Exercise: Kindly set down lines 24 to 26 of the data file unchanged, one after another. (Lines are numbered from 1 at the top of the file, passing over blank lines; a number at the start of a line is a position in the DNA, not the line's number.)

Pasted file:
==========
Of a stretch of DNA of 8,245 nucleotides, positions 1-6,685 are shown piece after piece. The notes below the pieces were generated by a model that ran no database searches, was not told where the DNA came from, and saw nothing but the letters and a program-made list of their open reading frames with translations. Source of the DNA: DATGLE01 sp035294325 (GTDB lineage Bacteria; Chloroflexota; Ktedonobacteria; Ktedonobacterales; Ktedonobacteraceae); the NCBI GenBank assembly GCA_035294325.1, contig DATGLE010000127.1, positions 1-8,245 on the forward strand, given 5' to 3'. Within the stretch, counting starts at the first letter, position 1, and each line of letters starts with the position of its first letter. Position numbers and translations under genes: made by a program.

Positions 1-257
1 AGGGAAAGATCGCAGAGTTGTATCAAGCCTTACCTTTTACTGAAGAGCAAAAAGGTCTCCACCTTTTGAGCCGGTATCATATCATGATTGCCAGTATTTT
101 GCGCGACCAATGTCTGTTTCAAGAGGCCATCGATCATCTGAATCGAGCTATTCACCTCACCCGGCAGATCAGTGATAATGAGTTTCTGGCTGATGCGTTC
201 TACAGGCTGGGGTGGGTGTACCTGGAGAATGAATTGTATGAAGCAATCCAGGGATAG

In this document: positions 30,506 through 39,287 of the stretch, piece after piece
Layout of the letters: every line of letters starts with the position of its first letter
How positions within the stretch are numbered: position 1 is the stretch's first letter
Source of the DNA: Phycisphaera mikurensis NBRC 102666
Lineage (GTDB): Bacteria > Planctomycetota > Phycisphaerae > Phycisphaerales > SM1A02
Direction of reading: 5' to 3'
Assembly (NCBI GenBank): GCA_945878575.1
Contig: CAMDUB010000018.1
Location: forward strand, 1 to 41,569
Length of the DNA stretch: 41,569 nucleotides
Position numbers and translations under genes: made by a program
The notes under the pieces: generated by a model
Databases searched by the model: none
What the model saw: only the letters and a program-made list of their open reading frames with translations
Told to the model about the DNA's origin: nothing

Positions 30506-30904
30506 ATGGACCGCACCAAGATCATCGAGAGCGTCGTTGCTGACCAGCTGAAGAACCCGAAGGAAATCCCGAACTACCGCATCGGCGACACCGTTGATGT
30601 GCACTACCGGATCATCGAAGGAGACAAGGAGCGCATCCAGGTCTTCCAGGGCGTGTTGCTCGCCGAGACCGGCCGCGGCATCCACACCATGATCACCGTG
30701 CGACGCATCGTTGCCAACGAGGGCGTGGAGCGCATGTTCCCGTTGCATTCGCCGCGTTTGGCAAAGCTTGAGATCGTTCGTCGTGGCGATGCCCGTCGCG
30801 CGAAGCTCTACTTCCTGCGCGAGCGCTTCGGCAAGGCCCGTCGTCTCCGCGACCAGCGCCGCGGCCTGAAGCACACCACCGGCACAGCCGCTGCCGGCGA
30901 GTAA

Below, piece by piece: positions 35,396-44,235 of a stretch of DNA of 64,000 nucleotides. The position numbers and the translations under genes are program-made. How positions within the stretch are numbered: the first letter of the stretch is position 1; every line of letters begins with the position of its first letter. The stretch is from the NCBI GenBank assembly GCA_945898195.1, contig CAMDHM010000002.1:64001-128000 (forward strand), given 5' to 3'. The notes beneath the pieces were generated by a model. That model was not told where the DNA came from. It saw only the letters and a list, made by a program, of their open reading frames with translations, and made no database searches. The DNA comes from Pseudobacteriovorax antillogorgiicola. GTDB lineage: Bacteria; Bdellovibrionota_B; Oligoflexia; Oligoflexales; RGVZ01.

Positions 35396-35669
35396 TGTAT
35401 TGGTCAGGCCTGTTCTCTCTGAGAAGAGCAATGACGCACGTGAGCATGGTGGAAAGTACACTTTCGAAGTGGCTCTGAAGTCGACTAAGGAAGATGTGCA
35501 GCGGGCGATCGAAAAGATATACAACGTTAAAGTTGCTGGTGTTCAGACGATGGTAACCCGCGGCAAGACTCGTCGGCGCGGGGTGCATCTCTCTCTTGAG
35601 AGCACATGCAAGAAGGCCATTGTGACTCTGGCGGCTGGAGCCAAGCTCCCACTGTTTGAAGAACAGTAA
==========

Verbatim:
30701 CGACGCATCGTTGCCAACGAGGGCGTGGAGCGCATGTTCCCGTTGCATTCGCCGCGTTTGGCAAAGCTTGAGATCGTTCGTCGTGGCGATGCCCGTCGCG
30801 CGAAGCTCTACTTCCTGCGCGAGCGCTTCGGCAAGGCCCGTCGTCTCCGCGACCAGCGCCGCGGCCTGAAGCACACCACCGGCACAGCCGCTGCCGGCGA
30901 GTAA